PFAS Manufacturer Blocks Testing for the Toxic ‘Forever’ Chemical

Uncovering where (and how much) of the environmental contaminant PFAS chemical is in products, food, soil, water and human bodies just became near impossible for research scientists.

The Problem with Lead

Problems with lead exposure in the U.S. are far more pervasive and far closer to home than many might think–namely, in the food we eat (leaching from food packaging containers), in cosmetics like lipstick, and lead in bottled water bought at the supermarket.  But the other problem with lead–why it still exists in our food, cosmetics and water–is a political one.  A group of organizations has recently sent a formal petition to the Food and Drug Administration (FDA) urging the agency to revise its outdated standards for lead in food to better protect the public.

Our Most Toxic Chemical: Who is Doing What about PFAS?

What are the Effects of PFAS Chemical?   Because of their toxicity at extremely low concentrations, there are risks from PFAS bioaccumulation.  In addition to their presence in the human body–where, among other serious effects, they are linked with increased rates of some types of cancer, hormonal disruption, and immune responses–PFAS chemicals (a class of over 3000 compounds) are released into the environment, transported through groundwater, river, and soils, and can only be partially remediated. Scientists will be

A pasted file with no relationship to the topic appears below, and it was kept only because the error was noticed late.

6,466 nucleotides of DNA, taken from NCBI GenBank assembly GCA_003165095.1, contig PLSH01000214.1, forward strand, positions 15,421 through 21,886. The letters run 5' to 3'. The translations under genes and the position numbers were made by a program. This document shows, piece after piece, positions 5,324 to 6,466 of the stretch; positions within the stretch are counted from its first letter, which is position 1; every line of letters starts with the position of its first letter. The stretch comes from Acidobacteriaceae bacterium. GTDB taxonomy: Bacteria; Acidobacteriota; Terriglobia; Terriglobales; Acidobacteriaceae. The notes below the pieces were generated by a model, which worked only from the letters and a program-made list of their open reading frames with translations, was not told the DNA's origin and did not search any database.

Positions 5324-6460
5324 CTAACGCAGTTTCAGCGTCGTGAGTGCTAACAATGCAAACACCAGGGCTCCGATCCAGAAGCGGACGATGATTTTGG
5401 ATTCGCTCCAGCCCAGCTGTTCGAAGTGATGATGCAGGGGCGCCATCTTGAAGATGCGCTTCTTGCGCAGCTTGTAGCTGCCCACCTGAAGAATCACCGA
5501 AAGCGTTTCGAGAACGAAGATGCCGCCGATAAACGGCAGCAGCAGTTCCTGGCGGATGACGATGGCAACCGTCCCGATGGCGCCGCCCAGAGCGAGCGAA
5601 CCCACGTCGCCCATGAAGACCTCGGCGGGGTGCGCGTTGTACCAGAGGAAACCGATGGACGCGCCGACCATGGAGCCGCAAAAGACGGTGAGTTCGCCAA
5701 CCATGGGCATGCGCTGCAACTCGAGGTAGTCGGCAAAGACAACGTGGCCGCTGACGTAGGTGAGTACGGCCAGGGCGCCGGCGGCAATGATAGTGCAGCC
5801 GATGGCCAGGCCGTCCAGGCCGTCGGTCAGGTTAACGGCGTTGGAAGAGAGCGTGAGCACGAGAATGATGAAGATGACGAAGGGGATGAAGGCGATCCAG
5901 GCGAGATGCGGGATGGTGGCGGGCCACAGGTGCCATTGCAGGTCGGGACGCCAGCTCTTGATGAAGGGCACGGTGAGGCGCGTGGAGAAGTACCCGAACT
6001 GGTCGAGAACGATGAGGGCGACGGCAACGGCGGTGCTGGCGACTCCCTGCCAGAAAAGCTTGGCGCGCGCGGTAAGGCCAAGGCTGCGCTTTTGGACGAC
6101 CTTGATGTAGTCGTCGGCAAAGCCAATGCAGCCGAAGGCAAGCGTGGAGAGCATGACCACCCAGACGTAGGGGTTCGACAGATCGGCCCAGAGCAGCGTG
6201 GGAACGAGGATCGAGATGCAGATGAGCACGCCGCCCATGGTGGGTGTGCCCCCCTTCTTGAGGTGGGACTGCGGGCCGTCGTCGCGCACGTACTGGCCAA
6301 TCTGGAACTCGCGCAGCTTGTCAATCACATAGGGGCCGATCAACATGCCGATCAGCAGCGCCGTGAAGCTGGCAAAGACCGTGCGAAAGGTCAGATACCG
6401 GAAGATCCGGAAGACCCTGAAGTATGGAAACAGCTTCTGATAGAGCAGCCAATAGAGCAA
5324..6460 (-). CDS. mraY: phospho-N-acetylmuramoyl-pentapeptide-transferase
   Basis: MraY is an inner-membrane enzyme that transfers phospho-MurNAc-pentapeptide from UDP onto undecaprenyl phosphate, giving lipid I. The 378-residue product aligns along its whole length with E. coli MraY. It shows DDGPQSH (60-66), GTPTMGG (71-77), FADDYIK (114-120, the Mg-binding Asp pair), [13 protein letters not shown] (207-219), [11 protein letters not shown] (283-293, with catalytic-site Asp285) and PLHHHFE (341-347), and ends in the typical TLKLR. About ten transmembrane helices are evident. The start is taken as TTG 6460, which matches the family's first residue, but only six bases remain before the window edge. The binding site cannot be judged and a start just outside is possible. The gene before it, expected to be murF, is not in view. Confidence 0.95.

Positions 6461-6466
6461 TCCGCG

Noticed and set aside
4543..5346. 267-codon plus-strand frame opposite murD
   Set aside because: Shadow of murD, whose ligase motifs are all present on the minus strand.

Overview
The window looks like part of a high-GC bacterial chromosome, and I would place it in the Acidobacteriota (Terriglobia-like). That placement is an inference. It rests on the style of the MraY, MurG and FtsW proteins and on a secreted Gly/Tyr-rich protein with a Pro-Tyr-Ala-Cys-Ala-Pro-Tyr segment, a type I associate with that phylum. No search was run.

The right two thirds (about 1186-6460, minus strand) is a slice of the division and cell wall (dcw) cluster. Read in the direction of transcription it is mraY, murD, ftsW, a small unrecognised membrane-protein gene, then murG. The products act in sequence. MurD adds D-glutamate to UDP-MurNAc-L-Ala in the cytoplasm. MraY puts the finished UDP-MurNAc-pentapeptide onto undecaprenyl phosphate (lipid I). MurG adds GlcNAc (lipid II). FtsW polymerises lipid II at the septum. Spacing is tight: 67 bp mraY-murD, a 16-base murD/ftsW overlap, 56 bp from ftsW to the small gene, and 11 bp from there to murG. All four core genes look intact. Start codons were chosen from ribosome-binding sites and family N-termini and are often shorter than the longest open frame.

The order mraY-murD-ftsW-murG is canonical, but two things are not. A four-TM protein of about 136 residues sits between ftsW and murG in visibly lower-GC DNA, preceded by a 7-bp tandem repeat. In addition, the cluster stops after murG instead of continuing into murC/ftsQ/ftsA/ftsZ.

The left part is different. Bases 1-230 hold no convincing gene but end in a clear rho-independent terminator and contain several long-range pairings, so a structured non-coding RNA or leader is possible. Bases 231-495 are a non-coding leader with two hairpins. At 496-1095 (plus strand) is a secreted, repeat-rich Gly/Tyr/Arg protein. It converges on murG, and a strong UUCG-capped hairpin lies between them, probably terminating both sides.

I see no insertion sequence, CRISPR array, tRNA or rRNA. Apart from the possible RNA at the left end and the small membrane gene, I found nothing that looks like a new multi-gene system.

meeting at the Geological Society of America’s 2020 Annual Meeting to learn more about this highly toxic chemical and discuss the need for more research.

Toxic Chemical in Drinking Water and Thyroid Problems: Bigger Threat than Previously Believed

Perchlorate, a chemical compound used in rocket fuels, fireworks, fertilizers, food packaging and many other industrial materials, seeps into  groundwater–the very source of our drinking water. Now scientists have discovered perchlorate presents far more of a threat to our thyroids than previously believed. Unfortunately, the U.S. government has just decided not to regulate the amount of this toxic chemical in our drinking water.